Optimization of the procedure for efficient dispersion of titanium dioxide nanoparticles in aqueous samples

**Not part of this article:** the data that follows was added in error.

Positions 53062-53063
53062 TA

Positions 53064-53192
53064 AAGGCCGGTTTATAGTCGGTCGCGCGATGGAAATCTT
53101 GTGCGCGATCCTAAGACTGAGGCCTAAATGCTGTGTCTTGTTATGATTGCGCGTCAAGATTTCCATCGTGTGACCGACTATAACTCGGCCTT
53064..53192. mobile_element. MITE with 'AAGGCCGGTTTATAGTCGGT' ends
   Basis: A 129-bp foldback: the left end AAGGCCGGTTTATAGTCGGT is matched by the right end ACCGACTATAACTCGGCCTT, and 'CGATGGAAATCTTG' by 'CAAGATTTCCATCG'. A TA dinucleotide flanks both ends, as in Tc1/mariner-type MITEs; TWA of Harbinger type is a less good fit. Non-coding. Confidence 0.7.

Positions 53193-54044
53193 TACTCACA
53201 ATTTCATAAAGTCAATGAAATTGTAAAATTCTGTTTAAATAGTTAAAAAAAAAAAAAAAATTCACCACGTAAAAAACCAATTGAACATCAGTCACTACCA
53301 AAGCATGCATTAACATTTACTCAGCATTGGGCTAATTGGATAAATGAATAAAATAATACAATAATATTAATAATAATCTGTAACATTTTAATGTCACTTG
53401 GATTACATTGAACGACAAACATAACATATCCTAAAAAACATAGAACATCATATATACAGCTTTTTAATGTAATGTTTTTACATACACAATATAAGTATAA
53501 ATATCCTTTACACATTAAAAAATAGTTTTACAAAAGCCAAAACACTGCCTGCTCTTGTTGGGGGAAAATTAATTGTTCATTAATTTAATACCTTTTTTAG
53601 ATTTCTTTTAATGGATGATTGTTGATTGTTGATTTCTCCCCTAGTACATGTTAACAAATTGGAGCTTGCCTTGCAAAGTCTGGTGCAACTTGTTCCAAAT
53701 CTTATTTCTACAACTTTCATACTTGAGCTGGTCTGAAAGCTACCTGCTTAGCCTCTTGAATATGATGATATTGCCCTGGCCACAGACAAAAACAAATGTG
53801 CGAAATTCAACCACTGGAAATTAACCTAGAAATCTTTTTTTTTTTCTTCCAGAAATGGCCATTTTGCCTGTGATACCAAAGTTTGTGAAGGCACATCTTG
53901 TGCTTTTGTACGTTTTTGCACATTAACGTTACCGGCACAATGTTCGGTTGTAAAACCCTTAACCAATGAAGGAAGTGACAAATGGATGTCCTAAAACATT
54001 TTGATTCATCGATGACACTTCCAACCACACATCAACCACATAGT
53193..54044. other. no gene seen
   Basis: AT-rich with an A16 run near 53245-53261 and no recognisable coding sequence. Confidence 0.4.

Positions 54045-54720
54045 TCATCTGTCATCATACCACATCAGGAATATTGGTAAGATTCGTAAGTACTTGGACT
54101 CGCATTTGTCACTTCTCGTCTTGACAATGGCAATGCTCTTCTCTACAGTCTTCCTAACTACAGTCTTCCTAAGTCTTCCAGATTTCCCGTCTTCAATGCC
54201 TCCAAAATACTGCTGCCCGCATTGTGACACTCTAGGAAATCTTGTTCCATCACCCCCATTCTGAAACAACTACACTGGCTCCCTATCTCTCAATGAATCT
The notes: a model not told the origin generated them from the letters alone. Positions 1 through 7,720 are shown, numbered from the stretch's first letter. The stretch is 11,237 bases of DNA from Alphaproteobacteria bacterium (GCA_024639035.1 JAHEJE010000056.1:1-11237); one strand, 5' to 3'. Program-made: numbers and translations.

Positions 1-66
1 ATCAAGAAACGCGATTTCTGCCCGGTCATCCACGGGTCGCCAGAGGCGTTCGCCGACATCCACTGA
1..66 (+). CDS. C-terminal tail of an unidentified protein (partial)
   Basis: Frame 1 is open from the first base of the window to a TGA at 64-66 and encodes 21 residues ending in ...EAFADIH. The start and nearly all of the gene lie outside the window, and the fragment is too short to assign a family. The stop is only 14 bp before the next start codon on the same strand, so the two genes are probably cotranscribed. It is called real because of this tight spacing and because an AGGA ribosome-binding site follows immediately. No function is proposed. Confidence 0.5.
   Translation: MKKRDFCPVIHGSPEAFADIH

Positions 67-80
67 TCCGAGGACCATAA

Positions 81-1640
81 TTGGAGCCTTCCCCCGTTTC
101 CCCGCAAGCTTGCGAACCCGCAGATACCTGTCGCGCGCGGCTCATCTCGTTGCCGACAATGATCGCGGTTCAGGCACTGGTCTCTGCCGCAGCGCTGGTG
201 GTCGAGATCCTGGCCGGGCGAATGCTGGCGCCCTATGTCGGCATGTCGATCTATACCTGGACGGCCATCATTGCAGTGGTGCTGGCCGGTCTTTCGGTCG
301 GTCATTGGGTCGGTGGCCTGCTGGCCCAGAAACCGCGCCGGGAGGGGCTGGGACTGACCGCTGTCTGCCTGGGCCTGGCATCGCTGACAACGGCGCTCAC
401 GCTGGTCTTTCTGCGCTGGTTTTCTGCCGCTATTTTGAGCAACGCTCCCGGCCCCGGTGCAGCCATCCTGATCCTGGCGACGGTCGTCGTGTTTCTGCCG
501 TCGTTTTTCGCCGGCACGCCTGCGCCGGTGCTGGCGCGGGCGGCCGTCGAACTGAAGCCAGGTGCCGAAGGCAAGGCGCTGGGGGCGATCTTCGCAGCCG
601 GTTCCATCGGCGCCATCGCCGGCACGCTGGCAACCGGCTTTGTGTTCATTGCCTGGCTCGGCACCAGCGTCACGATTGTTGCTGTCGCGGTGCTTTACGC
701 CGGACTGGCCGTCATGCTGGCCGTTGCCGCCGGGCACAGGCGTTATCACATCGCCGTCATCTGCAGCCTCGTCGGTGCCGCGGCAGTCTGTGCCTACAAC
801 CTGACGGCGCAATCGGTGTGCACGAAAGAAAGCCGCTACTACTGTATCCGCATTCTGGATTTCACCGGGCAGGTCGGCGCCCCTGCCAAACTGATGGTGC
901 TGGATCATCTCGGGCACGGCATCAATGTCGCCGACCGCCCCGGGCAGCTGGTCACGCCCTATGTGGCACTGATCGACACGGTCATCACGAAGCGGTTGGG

The widespread use of titanium dioxide nanoparticles (TiO2NPs) in consumer products has led to an increase of their concentrations in the environment. For reliable determination of their total concentrations, the microwave assisted digestion procedure for the decomposition of nanoscale anatase and rutile was optimized and Ti concentrations were determined by inductively coupled plasma mass spectrometry (ICP-MS). To determine the TiO2NP concentration in environmental water samples, sample treatments, which maintain NPs dispersed and stabilized in solution, enabling quantitative transfer of TiO2NPs during the analytical procedure, are of crucial importance. In the present work, several dispersion approaches by the use of different mechanical and ultrasonication procedures in combination with various dispersing agents were examined in order to prepare aqueous suspensions of stable and homogeneously dispersed TiO2NPs. Experiments were performed with commercially available rutile and anatase NPs in MilliQ water. The efficiency of NP dispersion was evaluated by measuring the zeta potential and through the determination of the Ti concentration by ICP-MS after microwave assisted digestion of samples. Among different dispersion approaches, ultrasonication or ultrasonication in combination with dispersing agents, such as polyethyleneimine (PEI 600), ammonium polymethacrylate (Darvan C) or Triton X100, was found to be most effective for dispersing and stabilizing nanoscale rutile in MilliQ water. In order to verify the applicability of ultrasonication and its combination with dispersing agents, river and wastewater samples were spiked with nanoscale anatase and rutile and the stability of TiO2NP dispersions was examined by measuring the zeta potential. The results demonstrated that different environmental conditions, such as the presence of natural organic matter and ionic strength, have a significant influence on the efficiency of dispersion and the stability of TiO2NPs.